There had been three potential alternative counterbalancing factors in the proceedings.
(i) The opportunity, which the applicant had enjoyed in the course of the domestic proceedings, to give his own version of the events in question and to cast doubt on the credibility of the absent witnesses and point out any incoherence in their statements: the applicant had had this opportunity but it could not, of itself, be regarded as a sufficient counterbalancing factor to compensate for the handicap for the defence created by their absence.
(ii) The availability of further corroborative evidence: while it had been available, it would have been of limited probative value in the absence of the evidence of the three witnesses in question.
(iii) The fact that the applicant had participated in confrontations with all three witnesses in the course of the pre-trial investigation and had been able to cross-examine N.Sh. in the course of the original trial.
Unlike in the cases of Famulyak and Palchik (see below), the applicant had submitted that at the pre-trial stage the defence had not had access to the evidence in the domestic case file. This consideration had been relevant in assessing the fairness of the procedure but could not, in itself, be decisive since, where a confrontation had occurred before the completion of the pre-trial investigation, in many cases the evidence-gathering process had been likely to be, by the very nature of things, incomplete. This handicap had not been so severe as to render, on its own, the confrontations entirely inadequate as a procedural safeguard.
However, the trial judge, who eventually had convicted the applicant, had had no opportunity to examine personally any of the three key witnesses for the prosecution. Neither had he had at his disposal a video recording of their statements even though domestic law had envisaged such possibility and the latter might have provided an important additional safeguard. Therefore, the handicap of the limited knowledge of the case file at the time of the confrontations that the applicant had suffered at the pre-trial stage had been combined with his inability to confront the witnesses in the presence of the judge who had been trying his case.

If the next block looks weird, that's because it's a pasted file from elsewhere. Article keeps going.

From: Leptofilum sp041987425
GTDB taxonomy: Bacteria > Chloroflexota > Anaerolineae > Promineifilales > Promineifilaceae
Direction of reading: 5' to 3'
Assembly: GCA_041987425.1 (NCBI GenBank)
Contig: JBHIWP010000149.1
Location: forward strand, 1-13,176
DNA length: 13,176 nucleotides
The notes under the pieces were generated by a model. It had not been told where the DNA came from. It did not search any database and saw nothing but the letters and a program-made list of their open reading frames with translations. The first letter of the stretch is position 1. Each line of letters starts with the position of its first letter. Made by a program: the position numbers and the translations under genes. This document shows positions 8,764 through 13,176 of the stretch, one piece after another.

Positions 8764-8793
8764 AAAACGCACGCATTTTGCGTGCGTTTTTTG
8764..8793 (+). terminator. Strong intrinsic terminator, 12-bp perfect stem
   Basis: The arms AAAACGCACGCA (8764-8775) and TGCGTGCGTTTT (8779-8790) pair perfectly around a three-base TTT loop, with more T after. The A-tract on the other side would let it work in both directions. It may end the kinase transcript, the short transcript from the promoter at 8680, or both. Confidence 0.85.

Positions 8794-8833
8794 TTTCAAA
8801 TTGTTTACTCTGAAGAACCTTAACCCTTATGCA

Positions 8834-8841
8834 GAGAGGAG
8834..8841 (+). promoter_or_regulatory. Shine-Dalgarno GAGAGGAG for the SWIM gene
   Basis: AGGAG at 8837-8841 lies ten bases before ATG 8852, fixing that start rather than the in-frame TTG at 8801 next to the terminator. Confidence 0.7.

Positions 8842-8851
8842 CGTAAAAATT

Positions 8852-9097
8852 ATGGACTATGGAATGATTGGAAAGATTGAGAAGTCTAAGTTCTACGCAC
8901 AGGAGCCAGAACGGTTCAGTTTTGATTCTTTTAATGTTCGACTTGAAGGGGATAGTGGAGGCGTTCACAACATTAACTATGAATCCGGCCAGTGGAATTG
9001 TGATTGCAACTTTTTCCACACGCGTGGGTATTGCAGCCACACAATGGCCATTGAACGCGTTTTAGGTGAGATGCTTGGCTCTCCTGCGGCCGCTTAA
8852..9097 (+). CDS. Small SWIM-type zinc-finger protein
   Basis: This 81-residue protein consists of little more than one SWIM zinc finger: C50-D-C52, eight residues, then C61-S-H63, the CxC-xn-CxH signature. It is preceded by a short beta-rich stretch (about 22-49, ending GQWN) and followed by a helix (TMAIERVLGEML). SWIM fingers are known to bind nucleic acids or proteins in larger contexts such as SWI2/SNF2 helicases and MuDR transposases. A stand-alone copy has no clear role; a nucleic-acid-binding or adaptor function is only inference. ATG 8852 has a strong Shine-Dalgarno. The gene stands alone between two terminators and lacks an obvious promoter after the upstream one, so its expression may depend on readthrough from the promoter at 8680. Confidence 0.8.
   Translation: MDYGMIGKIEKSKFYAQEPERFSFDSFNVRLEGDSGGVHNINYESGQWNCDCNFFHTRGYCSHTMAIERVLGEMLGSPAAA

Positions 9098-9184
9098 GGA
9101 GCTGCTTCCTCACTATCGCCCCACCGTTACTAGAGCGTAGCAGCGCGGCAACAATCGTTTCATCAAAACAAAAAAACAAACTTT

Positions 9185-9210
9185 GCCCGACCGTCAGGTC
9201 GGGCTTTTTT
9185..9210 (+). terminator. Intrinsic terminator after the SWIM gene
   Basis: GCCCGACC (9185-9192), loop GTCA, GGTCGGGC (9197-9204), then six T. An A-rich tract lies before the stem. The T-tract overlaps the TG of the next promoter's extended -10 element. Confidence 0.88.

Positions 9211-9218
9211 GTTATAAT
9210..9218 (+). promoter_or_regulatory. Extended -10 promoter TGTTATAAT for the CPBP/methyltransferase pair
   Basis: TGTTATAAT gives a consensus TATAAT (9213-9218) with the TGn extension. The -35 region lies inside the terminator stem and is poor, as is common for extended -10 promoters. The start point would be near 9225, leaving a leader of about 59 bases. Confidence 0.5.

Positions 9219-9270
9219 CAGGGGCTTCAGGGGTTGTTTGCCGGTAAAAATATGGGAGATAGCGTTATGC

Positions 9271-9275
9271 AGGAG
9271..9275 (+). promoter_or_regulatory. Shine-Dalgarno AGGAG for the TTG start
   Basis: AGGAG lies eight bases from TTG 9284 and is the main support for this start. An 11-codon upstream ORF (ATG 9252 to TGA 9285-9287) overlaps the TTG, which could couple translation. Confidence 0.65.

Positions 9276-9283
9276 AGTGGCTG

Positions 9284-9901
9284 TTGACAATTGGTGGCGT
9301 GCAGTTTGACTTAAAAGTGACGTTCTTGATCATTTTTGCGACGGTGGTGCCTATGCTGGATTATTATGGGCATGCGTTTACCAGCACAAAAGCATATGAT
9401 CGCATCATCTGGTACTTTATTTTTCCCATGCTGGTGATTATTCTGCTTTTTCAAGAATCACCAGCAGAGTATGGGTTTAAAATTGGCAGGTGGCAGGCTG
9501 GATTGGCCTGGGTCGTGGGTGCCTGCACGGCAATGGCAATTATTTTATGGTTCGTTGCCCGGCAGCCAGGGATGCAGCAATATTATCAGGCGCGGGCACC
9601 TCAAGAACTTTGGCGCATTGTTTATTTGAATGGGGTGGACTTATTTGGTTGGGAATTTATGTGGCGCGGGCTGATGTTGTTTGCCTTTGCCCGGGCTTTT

The Government had thus failed to show that any particularly strong safeguards had been in place other than the fact that the transcripts of those witnesses’ questioning in the course of the pre-trial investigation and (for N.Sh.) trial had been available to the new trial judge. The Government had failed to demonstrate that that sole safeguard had been sufficient under the circumstances. This combination of circumstances had been capable of prejudicing the overall fairness of the criminal proceedings against the applicant.
In that respect the applicant’s case had to be distinguished from the case of Famulyak v. Ukraine (dec.), in which the Court had declared the relevant complaint manifestly ill-founded, even though the composition of the court had changed completely. That case had been characterised by the particular circumstances that the retrial judge had had an opportunity to examine the witness whose evidence had been decisive for the applicant’s conviction, even though the latter had not had an opportunity to cross-examine the witness in that judge’s presence.
Conclusion: violation (unanimously).
Article 41: the finding of a violation constitutes in itself sufficient just satisfaction for any non-pecuniary damage.
(See also Schatschaschwili v. Germany [GC], 9154/10, 15 December 2015, Information Note 191; Palchik v. Ukraine, 16980/06, 2 March 2017; and Famulyak v. Ukraine (dec.), 30180/11, 26 March 2019, Information Note 229)